The State Records Act 1997 ensures that members of the public have ready access to official records in State Records custody, subject only to specified exceptions or restrictions.
What is the role a government agency in the provision of access?
The government agency responsible for records in State Records custody has two roles:
- to make decisions on public access to their records (known as access determinations)
- to consider variations to their access determinations when requested by members of the public.
Making Access Determinations
An access determination can do one of three things. It can:
- declare an official record open to public access immediately
- declare it to be open to public access after a specified number of years since its creation
- declare it to be closed to public access indefinitely.
For further details about this process, and our guide to making access determinations, please see our Access to Official Records page.
Varying Existing Access Determinations
Role of the researcher
To view restricted records researchers must obtain written permission from the government agency that is responsible for that series of records (State Records provides this information to researchers).
This can be done by completing the Access Authorisations Letter ProForma, and submitting it to the agency concerned. Alternatively, a researcher can email the agency directly and ask for an email or letter containing the access authorisation to be sent to State Records or to themselves.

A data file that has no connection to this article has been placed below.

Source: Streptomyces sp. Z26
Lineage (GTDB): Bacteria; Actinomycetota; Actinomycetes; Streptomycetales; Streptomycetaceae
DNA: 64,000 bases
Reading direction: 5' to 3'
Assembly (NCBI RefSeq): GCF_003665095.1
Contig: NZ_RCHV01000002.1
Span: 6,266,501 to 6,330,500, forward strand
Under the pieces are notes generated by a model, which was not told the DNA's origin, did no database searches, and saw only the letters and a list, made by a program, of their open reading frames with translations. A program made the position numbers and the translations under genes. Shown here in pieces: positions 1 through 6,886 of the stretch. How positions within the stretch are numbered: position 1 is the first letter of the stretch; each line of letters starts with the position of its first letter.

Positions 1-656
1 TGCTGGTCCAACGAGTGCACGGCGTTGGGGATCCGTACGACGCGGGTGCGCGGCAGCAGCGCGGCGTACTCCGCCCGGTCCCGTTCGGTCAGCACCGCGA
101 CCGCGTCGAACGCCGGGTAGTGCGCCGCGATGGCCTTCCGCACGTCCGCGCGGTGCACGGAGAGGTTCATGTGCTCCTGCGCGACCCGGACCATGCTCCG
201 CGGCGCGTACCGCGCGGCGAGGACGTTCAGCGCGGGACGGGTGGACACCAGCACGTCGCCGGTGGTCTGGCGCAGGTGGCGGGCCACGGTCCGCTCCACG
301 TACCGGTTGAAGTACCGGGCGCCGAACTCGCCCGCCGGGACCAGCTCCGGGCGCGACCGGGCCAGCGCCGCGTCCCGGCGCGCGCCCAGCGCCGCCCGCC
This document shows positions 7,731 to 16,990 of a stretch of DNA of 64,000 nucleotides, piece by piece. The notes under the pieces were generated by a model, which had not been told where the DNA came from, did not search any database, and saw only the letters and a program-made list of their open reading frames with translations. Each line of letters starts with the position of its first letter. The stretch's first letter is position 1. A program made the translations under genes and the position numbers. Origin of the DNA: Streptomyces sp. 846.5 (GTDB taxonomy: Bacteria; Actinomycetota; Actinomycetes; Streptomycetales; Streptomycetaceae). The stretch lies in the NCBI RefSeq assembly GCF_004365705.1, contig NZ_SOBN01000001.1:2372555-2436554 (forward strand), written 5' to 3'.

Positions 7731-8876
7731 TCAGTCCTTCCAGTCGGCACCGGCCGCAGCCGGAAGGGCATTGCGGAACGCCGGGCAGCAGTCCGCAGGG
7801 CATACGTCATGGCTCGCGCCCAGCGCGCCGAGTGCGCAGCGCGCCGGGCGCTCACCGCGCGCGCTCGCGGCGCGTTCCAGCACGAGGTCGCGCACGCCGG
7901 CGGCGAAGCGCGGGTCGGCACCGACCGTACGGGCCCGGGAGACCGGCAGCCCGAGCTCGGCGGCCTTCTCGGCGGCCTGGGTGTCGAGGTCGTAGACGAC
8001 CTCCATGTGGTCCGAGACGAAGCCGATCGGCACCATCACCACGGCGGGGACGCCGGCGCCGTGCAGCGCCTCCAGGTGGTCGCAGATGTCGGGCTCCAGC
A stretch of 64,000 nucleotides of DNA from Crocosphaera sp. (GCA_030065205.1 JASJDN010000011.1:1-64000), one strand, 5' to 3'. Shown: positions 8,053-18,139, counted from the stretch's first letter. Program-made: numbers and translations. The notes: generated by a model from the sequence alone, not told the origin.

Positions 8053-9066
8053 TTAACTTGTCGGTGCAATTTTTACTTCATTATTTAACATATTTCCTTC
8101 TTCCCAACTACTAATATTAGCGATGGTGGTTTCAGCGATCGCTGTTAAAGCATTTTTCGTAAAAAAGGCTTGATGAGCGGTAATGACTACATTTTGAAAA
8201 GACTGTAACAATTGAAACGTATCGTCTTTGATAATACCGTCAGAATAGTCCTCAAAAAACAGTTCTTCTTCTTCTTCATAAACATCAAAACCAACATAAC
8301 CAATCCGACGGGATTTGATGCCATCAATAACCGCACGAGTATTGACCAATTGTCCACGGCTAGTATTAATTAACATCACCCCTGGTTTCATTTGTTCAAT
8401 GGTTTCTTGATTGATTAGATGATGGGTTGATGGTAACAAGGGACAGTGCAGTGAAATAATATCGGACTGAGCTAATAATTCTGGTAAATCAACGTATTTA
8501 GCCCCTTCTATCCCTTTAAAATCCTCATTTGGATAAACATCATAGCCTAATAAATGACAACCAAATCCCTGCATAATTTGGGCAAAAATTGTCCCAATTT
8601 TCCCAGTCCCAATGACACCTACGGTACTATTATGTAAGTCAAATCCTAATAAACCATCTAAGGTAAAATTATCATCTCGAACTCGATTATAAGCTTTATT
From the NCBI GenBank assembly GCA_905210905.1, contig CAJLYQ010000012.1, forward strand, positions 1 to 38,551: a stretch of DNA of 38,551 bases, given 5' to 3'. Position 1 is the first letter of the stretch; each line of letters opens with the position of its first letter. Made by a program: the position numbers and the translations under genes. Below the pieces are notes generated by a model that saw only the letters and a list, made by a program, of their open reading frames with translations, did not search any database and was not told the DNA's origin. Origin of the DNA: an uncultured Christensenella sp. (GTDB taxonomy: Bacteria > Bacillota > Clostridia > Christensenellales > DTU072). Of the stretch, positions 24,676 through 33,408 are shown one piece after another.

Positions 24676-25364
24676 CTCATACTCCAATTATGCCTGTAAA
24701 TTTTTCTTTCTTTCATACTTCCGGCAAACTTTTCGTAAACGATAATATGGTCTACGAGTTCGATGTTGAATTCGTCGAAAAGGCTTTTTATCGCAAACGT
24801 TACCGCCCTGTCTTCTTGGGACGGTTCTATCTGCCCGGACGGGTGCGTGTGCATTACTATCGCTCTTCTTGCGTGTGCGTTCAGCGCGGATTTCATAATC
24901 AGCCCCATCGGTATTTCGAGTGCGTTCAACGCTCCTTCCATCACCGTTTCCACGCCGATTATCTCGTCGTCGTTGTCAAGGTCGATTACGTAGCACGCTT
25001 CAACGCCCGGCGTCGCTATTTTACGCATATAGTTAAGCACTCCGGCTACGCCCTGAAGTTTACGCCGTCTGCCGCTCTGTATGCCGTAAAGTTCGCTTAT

It is recommended that the researcher attach a brief explanatory letter to the ProForma explaining their request.
Role of the agency
Having received a request, the government agency must consider whether to grant or refuse access.
If the agency approves the request, they can complete the Access Authorisation Letter ProForma (see above) or prepare a letter of authority.
Any agency letter of authority must contain:
- exact references to the records, including series, unit or unit date ranges (usually supplied by the researcher)
- where known, item level file or volume descriptors
- the period of time for which the access authorisation will remain valid.
The agency should also stipulate any conditions limiting further use, copying or publication of the contents of the records.
Access authorisations from agencies may also take the form of emails sent to the researcher or to State Records. Any email must contain the data listed in the dot points above.
Is access under the State Records Act 1997 the same as access under the Freedom of Information Act 1991?
No - while both Acts provide a mechanism to allow members of the public to access records they work in different ways.
Access under the State Records Act 1997
Access requests under the State Records Act 1997:
- do not attract a fee
- do not require action within legislated timeframes
- can be responded to simply by email or signing the Access Authorisations Letter ProForma provided by the researcher.
Access under the Freedom of Information Act 1991
Some agencies prefer customers to lodge a Freedom of Information (FOI) application form, also known as Making a Request for Access form, in order to request information.
The FOI process may attract a fee for the customer and require action within specified timeframes. In addition the agency will need to retrieve the records from State Records custody and grant access at its own premises.